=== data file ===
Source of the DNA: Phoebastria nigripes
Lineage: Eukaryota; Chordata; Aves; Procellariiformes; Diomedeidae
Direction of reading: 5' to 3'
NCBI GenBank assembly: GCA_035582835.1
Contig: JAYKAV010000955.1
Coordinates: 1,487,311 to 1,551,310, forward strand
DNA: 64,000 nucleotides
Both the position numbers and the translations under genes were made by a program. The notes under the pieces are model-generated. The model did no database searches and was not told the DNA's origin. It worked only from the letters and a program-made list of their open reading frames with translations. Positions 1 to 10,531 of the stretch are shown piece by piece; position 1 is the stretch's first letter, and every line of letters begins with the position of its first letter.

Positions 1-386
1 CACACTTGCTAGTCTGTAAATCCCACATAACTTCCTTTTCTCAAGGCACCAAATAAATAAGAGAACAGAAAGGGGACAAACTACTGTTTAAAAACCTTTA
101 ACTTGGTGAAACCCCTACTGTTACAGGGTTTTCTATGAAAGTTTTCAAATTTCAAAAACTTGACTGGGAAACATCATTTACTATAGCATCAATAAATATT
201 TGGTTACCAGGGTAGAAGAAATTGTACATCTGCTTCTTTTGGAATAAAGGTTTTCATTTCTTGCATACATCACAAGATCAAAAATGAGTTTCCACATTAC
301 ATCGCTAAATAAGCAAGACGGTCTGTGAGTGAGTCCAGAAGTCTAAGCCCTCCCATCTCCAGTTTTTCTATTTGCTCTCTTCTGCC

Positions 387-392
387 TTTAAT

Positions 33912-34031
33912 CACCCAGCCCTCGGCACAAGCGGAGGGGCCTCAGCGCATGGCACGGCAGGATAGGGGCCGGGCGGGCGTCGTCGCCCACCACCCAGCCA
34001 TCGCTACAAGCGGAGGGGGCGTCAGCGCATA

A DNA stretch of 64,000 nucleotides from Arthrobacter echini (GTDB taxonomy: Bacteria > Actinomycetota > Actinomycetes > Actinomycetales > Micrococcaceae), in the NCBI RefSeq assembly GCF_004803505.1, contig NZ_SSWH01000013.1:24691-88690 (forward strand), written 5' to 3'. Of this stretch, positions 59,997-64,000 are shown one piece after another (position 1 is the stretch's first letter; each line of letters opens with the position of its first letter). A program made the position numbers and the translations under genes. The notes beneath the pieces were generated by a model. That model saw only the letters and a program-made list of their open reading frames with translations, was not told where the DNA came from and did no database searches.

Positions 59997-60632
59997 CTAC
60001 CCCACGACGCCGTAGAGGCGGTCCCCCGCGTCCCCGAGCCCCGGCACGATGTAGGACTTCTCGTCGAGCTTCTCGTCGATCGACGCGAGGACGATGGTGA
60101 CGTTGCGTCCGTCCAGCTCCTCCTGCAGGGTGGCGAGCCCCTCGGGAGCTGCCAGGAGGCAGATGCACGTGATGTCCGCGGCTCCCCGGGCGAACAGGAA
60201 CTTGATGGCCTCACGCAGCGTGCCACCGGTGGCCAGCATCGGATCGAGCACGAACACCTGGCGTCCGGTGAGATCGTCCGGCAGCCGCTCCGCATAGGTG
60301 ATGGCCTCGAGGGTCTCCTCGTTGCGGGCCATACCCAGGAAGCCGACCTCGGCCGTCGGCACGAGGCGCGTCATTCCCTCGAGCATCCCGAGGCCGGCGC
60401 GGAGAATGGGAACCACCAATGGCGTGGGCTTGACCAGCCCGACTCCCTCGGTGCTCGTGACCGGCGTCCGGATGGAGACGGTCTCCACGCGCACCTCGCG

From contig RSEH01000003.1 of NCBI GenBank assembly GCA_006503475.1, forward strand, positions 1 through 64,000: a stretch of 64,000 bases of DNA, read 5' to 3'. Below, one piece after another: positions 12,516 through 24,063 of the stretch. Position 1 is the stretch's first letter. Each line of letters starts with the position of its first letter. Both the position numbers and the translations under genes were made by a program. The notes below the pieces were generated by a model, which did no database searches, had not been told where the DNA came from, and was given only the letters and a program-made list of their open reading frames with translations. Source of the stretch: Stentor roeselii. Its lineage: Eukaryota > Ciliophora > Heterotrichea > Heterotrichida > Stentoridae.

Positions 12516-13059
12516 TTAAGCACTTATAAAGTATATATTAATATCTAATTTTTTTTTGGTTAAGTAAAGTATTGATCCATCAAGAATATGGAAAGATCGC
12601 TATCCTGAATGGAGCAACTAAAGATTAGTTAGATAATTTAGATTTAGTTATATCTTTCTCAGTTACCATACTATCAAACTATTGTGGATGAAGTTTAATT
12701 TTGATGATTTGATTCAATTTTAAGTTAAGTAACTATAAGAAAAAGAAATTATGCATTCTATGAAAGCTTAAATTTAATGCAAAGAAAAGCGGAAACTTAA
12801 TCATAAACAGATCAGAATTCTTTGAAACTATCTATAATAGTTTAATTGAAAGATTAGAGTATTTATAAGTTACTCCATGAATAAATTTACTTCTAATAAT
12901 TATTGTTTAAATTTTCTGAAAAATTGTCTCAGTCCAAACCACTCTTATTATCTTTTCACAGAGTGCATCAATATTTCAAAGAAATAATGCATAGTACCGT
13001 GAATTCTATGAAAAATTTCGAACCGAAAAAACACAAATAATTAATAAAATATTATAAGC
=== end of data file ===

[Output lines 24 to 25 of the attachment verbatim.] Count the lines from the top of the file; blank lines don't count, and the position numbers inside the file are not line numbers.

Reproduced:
60201 CTTGATGGCCTCACGCAGCGTGCCACCGGTGGCCAGCATCGGATCGAGCACGAACACCTGGCGTCCGGTGAGATCGTCCGGCAGCCGCTCCGCATAGGTG
60301 ATGGCCTCGAGGGTCTCCTCGTTGCGGGCCATACCCAGGAAGCCGACCTCGGCCGTCGGCACGAGGCGCGTCATTCCCTCGAGCATCCCGAGGCCGGCGC